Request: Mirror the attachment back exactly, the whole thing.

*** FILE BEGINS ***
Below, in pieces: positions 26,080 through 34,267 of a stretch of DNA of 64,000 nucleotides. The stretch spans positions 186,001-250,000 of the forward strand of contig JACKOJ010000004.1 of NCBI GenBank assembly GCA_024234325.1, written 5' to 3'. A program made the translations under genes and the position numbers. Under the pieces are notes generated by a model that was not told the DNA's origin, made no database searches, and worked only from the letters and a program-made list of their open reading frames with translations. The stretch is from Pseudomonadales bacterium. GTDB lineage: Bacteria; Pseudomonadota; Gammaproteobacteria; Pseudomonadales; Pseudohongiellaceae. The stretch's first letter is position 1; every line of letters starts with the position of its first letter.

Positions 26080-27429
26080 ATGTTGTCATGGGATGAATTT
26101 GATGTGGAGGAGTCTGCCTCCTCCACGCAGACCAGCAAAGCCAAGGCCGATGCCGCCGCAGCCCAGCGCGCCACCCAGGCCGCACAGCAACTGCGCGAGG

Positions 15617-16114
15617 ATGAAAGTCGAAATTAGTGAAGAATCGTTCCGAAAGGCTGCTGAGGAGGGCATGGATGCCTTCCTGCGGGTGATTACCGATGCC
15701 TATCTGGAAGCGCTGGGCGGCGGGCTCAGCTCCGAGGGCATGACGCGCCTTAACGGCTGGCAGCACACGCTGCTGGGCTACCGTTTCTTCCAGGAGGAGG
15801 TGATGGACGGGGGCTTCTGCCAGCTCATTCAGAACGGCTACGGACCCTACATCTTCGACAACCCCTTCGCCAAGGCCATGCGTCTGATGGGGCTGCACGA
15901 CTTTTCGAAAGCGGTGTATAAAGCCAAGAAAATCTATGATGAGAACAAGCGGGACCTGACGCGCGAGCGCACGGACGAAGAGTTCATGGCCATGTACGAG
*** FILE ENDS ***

Below, in pieces: positions 26,080 through 34,267 of a stretch of DNA of 64,000 nucleotides. The stretch spans positions 186,001-250,000 of the forward strand of contig JACKOJ010000004.1 of NCBI GenBank assembly GCA_024234325.1, written 5' to 3'. A program made the translations under genes and the position numbers. Under the pieces are notes generated by a model that was not told the DNA's origin, made no database searches, and worked only from the letters and a program-made list of their open reading frames with translations. The stretch is from Pseudomonadales bacterium. GTDB lineage: Bacteria; Pseudomonadota; Gammaproteobacteria; Pseudomonadales; Pseudohongiellaceae. The stretch's first letter is position 1; every line of letters starts with the position of its first letter.

Positions 26080-27429
26080 ATGTTGTCATGGGATGAATTT
26101 GATGTGGAGGAGTCTGCCTCCTCCACGCAGACCAGCAAAGCCAAGGCCGATGCCGCCGCAGCCCAGCGCGCCACCCAGGCCGCACAGCAACTGCGCGAGG

Positions 15617-16114
15617 ATGAAAGTCGAAATTAGTGAAGAATCGTTCCGAAAGGCTGCTGAGGAGGGCATGGATGCCTTCCTGCGGGTGATTACCGATGCC
15701 TATCTGGAAGCGCTGGGCGGCGGGCTCAGCTCCGAGGGCATGACGCGCCTTAACGGCTGGCAGCACACGCTGCTGGGCTACCGTTTCTTCCAGGAGGAGG
15801 TGATGGACGGGGGCTTCTGCCAGCTCATTCAGAACGGCTACGGACCCTACATCTTCGACAACCCCTTCGCCAAGGCCATGCGTCTGATGGGGCTGCACGA
15901 CTTTTCGAAAGCGGTGTATAAAGCCAAGAAAATCTATGATGAGAACAAGCGGGACCTGACGCGCGAGCGCACGGACGAAGAGTTCATGGCCATGTACGAG